PennDOT workers put up a 'speed enforced by aircraft' sign on Route 422
A state police car waits a mile or more up Route 422 from the Margaret Road intersection while an airplane 2,500 feet in the air is clocking anyone going well over the allowed 55 mph limit.
Last week state police were able to use that speed enforcement method there to issue citations to nine drivers, including five operating commercial trucks, in one hour.
It was part of an effort by state police to crack down on aggressive drivers before the Labor Day holiday got under way.
The State Police Aerial Reconnaissance and Enforcement program, known as SPARE, works so well that police and PennDOT want to keep reminding motorists that they could be caught speeding in that dangerous area from the air at any given time.
The painted lines are in place and on Tuesday, a PennDOT work crew was putting up "Speed Enforced by Aircraft" signs on both sides of the intersection to remind motorists to slow down.
PennDOT District 10 safety press officer Shawn Houck said troopers can sit in an area and wait where it's safe for motorists and safe for them before pulling vehicles over.
"This area is very difficult for conventional enforcement techniques because of the lack of area to pull motorists off safely," said Houck. "When you look at the entire 422 corridor from Indiana to Kittanning the crash rates are actually under what you would expect for a highway of this design of winding hills, turns and dips and truck traffic. But when we do have a crash it's catastrophic in a lot of cases and it shuts down the highway for hours at a time."
"They're looking for standout speeders," he said. "It's all about saving lives and reducing fatalities on Route 422, an area where people tend to get pretty fast."
Lt. Tom Dubovi , state police commander in East Franklin, believes the signs will be an effective tool for police.
"Typically we don't tell them (we're there)," said Dubovi. "This road isn't designed that we can run radar in a lot of spots. We're spotted pretty quickly. With these signs, it will always be in the back of their mind that state police might have the plane up and be waiting up ahead."
There are 17,000 vehicles that travel Route 422 through the county a day, according to Dubovi, and when there is an accident it often involves a commercial vehicle and is violent and ties up traffic for five to six hours, he said.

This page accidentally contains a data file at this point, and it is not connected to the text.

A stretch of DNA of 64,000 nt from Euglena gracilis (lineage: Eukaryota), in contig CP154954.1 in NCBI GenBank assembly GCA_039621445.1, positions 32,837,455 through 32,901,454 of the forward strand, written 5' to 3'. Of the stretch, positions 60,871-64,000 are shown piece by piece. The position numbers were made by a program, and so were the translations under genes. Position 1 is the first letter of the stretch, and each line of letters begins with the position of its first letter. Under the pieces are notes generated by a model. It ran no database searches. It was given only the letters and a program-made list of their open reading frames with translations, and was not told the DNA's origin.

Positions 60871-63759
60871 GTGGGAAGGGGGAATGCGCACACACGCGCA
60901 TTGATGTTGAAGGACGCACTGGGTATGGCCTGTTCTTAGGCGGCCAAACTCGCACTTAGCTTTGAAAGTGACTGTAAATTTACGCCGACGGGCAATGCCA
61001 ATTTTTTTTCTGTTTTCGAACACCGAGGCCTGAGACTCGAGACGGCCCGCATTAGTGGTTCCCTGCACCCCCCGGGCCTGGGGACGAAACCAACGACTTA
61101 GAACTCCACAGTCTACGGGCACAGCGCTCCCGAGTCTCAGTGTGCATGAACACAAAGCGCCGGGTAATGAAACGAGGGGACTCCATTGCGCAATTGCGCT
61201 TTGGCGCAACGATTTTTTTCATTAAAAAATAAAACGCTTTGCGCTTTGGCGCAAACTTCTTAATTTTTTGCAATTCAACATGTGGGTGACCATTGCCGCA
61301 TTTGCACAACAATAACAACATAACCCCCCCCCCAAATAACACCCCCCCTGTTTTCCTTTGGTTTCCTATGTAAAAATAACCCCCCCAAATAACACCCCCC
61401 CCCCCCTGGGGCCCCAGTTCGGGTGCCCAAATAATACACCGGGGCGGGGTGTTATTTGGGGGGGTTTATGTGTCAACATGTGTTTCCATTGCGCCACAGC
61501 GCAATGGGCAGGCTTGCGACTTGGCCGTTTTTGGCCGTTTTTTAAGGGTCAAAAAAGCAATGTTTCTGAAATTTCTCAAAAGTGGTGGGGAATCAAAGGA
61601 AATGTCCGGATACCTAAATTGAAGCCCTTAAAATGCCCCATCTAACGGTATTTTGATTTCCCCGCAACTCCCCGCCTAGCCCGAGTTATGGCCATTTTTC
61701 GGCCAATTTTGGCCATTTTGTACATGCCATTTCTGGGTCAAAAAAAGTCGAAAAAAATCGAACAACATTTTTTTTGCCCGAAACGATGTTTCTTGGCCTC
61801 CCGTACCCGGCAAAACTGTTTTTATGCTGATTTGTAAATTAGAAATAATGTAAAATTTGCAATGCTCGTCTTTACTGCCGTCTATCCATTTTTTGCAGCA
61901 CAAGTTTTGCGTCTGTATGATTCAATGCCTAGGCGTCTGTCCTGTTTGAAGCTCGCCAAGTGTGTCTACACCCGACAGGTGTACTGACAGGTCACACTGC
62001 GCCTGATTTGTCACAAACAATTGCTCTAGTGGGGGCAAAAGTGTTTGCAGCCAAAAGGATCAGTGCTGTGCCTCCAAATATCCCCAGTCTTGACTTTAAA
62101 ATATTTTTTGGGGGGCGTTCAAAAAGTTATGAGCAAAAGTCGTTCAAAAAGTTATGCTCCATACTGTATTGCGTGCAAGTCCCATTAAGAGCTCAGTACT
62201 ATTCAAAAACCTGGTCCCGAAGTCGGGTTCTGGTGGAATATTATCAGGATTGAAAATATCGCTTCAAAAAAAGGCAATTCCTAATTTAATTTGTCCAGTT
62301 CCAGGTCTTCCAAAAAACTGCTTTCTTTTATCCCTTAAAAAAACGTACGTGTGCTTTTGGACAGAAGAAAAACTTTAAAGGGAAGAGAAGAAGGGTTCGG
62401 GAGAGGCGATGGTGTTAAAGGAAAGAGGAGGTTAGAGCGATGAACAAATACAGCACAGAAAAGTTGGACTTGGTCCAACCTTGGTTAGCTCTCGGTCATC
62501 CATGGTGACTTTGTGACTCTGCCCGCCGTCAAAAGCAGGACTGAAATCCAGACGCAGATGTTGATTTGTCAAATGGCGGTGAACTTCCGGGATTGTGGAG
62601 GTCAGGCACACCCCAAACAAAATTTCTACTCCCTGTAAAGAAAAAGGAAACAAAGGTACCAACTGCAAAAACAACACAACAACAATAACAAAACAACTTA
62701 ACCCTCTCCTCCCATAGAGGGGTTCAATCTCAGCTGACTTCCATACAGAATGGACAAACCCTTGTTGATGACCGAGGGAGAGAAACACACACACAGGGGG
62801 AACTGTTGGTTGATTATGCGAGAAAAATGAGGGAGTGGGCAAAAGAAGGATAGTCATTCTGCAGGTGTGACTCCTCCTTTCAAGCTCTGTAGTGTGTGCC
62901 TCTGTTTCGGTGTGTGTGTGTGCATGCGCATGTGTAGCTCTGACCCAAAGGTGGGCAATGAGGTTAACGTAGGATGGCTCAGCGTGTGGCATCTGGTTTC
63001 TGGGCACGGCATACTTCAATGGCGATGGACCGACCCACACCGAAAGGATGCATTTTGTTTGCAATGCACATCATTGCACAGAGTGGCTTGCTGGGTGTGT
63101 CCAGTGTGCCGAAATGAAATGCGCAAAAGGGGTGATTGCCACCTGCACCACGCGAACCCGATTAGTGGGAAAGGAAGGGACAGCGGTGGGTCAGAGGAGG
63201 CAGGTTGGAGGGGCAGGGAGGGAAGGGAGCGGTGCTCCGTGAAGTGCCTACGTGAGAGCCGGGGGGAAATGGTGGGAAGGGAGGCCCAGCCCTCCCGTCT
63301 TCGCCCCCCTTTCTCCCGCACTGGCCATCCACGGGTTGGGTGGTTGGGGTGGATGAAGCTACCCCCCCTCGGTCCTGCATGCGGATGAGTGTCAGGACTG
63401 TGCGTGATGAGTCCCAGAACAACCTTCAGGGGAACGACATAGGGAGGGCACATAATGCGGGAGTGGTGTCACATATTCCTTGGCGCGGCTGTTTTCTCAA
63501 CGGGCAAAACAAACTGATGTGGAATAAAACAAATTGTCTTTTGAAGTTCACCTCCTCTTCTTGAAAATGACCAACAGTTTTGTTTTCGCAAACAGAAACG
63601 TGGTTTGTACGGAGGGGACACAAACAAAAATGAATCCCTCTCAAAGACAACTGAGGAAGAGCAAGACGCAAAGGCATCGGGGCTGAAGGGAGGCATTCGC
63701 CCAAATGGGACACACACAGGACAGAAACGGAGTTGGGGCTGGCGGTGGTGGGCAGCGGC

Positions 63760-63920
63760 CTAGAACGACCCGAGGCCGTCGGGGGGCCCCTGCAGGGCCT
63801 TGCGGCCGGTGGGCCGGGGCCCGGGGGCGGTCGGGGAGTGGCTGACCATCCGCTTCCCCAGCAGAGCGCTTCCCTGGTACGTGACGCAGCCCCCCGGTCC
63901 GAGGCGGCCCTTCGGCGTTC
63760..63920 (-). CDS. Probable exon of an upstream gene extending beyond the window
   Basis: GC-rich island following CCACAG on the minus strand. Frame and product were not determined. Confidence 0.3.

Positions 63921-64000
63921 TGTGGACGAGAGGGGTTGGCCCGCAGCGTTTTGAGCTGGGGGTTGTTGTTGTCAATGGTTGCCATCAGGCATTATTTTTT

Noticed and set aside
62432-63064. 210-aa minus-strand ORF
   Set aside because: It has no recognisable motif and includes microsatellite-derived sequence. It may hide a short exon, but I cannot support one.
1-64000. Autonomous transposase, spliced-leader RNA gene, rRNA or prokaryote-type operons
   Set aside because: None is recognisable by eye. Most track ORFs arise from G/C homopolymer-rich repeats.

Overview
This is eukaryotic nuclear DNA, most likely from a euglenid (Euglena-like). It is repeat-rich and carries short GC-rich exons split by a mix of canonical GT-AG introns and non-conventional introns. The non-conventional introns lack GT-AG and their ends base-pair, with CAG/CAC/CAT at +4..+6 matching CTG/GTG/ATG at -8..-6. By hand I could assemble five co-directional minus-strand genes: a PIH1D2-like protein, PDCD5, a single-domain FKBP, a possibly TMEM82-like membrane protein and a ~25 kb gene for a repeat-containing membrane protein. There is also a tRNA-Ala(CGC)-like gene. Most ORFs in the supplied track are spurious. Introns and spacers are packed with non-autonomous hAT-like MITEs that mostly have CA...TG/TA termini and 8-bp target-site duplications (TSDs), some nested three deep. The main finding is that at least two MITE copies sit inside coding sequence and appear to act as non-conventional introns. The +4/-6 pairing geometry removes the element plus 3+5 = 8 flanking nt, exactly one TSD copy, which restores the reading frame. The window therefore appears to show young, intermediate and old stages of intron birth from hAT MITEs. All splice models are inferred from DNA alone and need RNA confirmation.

"For years we've been looking for solutions for this section of highway to cut down on the crashes," Dubovi said. "We'll be able to slow people down and keep the speed in check."
Show commenting policy
TribLive commenting policy
You are solely responsible for your comments and by using TribLive.com you agree to our Terms of Service.
We moderate comments. Our goal is to provide substantive commentary for a general readership. By screening submissions, we provide a space where readers can share intelligent and informed commentary that enhances the quality of our news and information.
While most comments will be posted if they are on-topic and not abusive, moderating decisions are subjective. We will make them as carefully and consistently as we can. Because of the volume of reader comments, we cannot review individual moderation decisions with readers.
We value thoughtful comments representing a range of views that make their point quickly and politely. We make an effort to protect discussions from repeated comments either by the same reader or different readers.
We follow the same standards for taste as the daily newspaper. A few things we won't tolerate: personal attacks, obscenity, vulgarity, profanity (including expletives and letters followed by dashes), commercial promotion, impersonations, incoherence, proselytizing and SHOUTING. Don't include URLs to Web sites.
We do not edit comments. They are either approved or deleted. We reserve the right to edit a comment that is quoted or excerpted in an article. In this case, we may fix spelling and punctuation.
We welcome strong opinions and criticism of our work, but we don't want comments to become bogged down with discussions of our policies and we will moderate accordingly.
We appreciate it when readers and people quoted in articles or blog posts point out errors of fact or emphasis and will investigate all assertions. But these suggestions should be sent via e-mail. To avoid distracting other readers, we won't publish comments that suggest a correction. Instead, corrections will be made in a blog post or in an article.
- Steelers veteran linebacker Harrison focused on stretch run
- Crosby scores twice, Malkin delivers OT goal as Penguins beat Blues
- Friends, family, history lure natives back to Western Pennsylvania
- Penguins co-owner Lemieux snuffs rumored rift with Crosby
- Steelers notebook: Tomlin ends practice with third-down work
- Pirates sign free agent 1B-OF Goebbert, RHP Webster
- Emotional send-off awaits Pitt seniors
- Artis leads Pitt to lopsided victory over Cornell
- Starkey: Artie Rowell’s incredible odyssey
- Teen charged with firing shots in Wilkins, abducting woman
- Puppies’ eyes glued shut, South Huntingdon animal shelter says